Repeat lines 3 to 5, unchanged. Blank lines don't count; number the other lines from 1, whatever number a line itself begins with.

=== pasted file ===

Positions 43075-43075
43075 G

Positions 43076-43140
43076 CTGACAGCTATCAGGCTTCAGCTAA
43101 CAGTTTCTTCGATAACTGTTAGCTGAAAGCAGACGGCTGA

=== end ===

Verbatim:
Positions 43076-43140
43076 CTGACAGCTATCAGGCTTCAGCTAA
43101 CAGTTTCTTCGATAACTGTTAGCTGAAAGCAGACGGCTGA